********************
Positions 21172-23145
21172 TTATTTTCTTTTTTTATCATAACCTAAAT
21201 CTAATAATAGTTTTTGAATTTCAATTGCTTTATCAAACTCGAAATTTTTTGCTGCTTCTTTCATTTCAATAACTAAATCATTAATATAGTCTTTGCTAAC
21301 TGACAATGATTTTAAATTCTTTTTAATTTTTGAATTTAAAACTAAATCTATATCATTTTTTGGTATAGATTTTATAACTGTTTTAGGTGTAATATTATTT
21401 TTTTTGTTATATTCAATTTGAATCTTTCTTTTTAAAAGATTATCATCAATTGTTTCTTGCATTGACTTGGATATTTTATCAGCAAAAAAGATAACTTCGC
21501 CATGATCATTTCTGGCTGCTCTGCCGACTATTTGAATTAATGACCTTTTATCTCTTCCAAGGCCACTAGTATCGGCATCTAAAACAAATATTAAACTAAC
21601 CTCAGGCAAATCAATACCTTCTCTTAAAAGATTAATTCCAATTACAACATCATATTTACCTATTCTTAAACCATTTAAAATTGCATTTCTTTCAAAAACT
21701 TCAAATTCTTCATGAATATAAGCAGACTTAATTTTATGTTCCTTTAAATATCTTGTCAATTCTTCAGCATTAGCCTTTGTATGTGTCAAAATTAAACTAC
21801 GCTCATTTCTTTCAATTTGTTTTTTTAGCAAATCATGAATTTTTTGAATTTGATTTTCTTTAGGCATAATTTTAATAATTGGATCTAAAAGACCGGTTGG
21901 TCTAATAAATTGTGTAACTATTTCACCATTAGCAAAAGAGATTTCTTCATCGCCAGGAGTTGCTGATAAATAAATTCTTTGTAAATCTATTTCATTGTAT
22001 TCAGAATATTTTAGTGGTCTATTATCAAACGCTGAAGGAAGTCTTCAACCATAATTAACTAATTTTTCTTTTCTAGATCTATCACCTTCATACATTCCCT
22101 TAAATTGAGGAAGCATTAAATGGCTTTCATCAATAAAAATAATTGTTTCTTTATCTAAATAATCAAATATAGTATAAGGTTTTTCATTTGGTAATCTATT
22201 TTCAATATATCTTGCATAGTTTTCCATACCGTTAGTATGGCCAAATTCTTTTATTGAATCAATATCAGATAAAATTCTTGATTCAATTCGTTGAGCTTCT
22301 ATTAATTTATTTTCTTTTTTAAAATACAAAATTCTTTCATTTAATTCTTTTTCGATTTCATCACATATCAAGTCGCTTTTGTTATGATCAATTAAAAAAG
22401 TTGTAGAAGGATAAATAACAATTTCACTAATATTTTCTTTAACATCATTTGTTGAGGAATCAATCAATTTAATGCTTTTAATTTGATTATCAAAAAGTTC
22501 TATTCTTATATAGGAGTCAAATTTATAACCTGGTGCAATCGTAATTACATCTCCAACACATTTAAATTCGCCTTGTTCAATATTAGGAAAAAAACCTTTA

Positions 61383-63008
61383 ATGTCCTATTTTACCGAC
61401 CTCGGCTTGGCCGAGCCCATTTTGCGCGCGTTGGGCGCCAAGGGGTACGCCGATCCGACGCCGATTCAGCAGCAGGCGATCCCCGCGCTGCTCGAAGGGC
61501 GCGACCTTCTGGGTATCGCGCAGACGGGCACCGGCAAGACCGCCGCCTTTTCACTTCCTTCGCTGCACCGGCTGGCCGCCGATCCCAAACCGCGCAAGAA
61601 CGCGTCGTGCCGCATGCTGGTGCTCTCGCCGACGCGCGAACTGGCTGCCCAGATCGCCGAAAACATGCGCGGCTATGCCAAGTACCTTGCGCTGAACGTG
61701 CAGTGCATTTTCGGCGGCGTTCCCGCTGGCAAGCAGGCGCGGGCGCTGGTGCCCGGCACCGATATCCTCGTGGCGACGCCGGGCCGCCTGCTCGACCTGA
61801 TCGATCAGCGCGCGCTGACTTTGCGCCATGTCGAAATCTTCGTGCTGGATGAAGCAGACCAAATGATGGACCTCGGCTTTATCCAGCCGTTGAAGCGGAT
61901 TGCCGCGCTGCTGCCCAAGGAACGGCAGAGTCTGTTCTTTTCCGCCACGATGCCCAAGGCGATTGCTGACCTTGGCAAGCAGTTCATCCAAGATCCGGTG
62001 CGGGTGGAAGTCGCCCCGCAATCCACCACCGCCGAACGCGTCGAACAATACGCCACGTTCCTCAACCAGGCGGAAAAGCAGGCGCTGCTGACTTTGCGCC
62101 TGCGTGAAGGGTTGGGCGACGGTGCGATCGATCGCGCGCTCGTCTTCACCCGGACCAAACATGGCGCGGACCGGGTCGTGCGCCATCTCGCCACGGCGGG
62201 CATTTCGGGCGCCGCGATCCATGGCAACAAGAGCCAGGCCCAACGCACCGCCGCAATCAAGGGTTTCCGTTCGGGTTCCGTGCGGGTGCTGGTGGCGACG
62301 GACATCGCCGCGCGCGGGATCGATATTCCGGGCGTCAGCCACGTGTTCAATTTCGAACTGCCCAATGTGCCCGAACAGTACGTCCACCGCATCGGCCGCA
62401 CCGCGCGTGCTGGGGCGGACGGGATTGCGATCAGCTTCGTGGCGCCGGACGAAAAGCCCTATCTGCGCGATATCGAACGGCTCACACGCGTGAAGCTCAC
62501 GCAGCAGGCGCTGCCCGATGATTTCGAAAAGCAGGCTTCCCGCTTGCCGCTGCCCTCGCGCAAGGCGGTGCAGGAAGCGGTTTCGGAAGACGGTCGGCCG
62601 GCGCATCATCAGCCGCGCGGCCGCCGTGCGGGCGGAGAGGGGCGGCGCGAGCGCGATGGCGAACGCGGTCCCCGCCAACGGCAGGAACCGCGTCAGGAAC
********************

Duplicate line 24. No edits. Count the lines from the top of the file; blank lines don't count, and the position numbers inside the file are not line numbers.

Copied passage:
61901 TGCCGCGCTGCTGCCCAAGGAACGGCAGAGTCTGTTCTTTTCCGCCACGATGCCCAAGGCGATTGCTGACCTTGGCAAGCAGTTCATCCAAGATCCGGTG